Living Alone - A Guide to Bedsit Living, in which Dad discovers that alimony payments leave him better off on benefits.
Dignitas - A Guide to Assisted Suicide, in which Dad decides that a long-lingering death by cirhosis is not for him.
These were a far cry from the first book published in 1940. In that more innocent age, Bunnikin's Picnic Party provided light-hearted instruction on how to further the spread of Myxomatosis and the importance of gutting rabbits before feeding them to one’s hounds.
The 2020s - Intellectually Challenging Ladybird Books
Following accusations that the English education system was being dumbed down, Education Minister, Michael Gove, overhauled the English and Welsh curriculum. New, more ambitious targets were set for children of all ages, culminating in GCSEs that a solid majority of children would fail. This, it was felt, would give those who passed a greater sense of achievement and allay the regrets of their parents for spending £80,000 on their private education.
To enable teachers to teach to the new syllabus, Ladybird books launched a more challenging series of books that could stretch the minds of the very brightest children while retaining many of the features of the 1950s originals.
These new editions featured the same six year olds, Peter and Jane going about similar activities as they always had but contemplating the meaning of existence and the fundamental nature of matter as they built go-carts, climbed trees or baited racial minorities.
The Ladybird Books of Quantum Physics for Beginners
The best selling series covered all aspects of Quantum Physics from the very basic theory first proposed by Bohr, Planck, deBroglie et al, but with a particular emphasis on the work of Paul Dirac. Dirac, Ladybird declared, not only accurately described the properties of Fermions and predicted the existence of antimatter, but put into solid, British English the thoughts and insights of a slew of scatterbrained colonials and square-heads.
Year 2 pupils were now required to read and memorise the Ladybird book of Quantum electrodynamics in which Peter and Jane explained how previous theories concerning the free electromagnetic field (developed via canonical quantization by treating the electromagnetic field as a set of quantum harmonic oscillators) was incapable of making quantitative predictions about the real world before having hot cocoa and a good night's sleep. The following morning, using nothing but a stick and a muddy patch on the lawn, Jane elucidates the importance of Dirac's wave equation in better describing relativistic electron behaviour.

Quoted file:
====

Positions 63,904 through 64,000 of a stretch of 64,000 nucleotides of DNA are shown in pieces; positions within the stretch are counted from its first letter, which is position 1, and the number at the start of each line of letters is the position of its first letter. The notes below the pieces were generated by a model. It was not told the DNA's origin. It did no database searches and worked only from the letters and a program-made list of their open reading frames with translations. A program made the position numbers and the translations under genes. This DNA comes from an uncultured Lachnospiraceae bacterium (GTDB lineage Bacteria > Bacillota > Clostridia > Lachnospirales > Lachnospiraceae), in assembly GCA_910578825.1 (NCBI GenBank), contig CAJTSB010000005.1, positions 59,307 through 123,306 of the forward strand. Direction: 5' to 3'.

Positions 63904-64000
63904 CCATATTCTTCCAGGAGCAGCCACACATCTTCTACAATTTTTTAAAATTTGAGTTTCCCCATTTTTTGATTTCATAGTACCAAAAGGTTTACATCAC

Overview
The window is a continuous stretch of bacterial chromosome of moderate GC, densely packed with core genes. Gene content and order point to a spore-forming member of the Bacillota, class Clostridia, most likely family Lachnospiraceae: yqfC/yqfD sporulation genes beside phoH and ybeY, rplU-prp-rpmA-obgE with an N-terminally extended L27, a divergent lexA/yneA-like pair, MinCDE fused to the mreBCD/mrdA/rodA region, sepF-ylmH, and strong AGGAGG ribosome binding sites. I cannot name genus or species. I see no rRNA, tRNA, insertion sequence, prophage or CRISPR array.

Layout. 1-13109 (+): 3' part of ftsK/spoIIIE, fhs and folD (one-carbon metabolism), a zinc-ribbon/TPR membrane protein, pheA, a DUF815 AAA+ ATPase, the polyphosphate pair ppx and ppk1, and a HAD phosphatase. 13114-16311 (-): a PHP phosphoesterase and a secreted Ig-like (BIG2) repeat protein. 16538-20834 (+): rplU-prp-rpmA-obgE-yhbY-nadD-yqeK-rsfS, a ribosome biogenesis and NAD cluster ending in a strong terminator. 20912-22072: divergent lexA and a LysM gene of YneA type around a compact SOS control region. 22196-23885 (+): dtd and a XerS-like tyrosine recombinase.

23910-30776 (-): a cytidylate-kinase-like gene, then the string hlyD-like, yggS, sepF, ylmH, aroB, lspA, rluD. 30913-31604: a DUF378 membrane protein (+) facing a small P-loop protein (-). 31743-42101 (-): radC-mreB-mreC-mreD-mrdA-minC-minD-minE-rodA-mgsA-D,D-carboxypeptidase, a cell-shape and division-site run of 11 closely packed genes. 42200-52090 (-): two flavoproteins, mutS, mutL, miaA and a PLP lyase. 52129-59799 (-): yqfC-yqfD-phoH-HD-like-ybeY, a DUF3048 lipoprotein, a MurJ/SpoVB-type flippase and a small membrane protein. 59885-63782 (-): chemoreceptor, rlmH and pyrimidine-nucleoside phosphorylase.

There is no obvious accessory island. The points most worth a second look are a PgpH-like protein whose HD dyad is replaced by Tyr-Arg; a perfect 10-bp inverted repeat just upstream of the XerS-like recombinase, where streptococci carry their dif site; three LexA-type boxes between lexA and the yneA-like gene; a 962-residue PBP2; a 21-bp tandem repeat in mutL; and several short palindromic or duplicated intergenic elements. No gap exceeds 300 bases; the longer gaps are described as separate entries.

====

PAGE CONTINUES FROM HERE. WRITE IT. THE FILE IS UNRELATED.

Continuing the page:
"Hah!" says Peter. "That's one in he eye for Johnny Foreigner. Who'd have thought that the spin of an electron would be a half!"
"Or that the electron g-factor would be two," says Jane.
"I dare say that'll lead to a correct Sommerfeld formula for the fine structure of the Hydrogen atom," says Peter. "Once we've had a think about Operator Field Theory and Non-renormalisability."
"Well, I wouldn't know about that," says Jane. "I'm only six and a girl at that. Shall we go and kick the dead badger on the road?"
The Ladybird book of Antimatter
John and Jane make daisy-chains and collect butterflies while studying antimatter. Jane learns that the idea of negative matter had appeared in theories of matter long since abandoned. She and Peter laugh about the primitive nature of the vortex theory of gravity, and the inevitable acceptance of matter with negative gravity if one is stupid enough to believe in it.
"Like Dad!" says Jane.
"Thank goodness for Paul Dirac and his relativistic version of the Schrödinger wave equation," says Jane.
"And thank goodness for doughnuts with a yummy, jammy centre," says Peter. "Come on, it's nearly lunchtime."
Over lunch they discuss how the Feynman–Stueckelberg interpretation states that antimatter and antiparticles are regular particles traveling backward in time.
"Perhaps," says Jane. "All I know is that antimatter particles have the same mass but the opposite charge vis a vis normal matter. Like positrons and electrons. When matter and antimatter meet they annihilate each other in a blast of pure energy."
"So," says Peter. “If matter-Jane meets antimatter-Jane, you'll both disappear!'
The Ladybird Book of Spectral Absorption Analysis
While on the on holiday in Torquay, Peter and Jane consider Fraunhofer lines.
"The way I see it, " says Peter. "Light can be absorbed or emitted when an electron in an atom moves from one energy level to another."
"Yes, because electron shells lie at fixed energies," Jane agrees. "The light only takes on certain frequencies and appears as a series of stripes -called Fraunhofer lines - when split by a prism or multi-slit grating."
"That seems clear enough," says Peter. "I wonder why they named them after a beastly German when they were first observed by William Hyde Wollaston."
"I don't understand why the Fraunhofer d-line sometimes refers to the cyan Iron line at 466.814 nanometres, and sometimes to the yellow Helium D3 line at 587.5618 nanometres," says Jane.
"That's because you're just a stupid girl," says Peter.
The Ladybird book of Wave-particle Duality
Peter and Jane are looking for frog-spawn in their pond. Jane is excited because she has new Wellingtons.
"They're blue because they're absorbing all the other frequencies of the electromagnetic spectrum," she says.
"Light is made of particles," says Peter.
"No, light is made up of waves," says Jane.
"No, it isn't," says Peter.
"Yes, it is," says Jane.
"All right then," says Peter. "Why don't you try deBroglie's three slit experiment?"
"I only have one slit," says Jane. "And I'm not showing it to you again after what you said last time."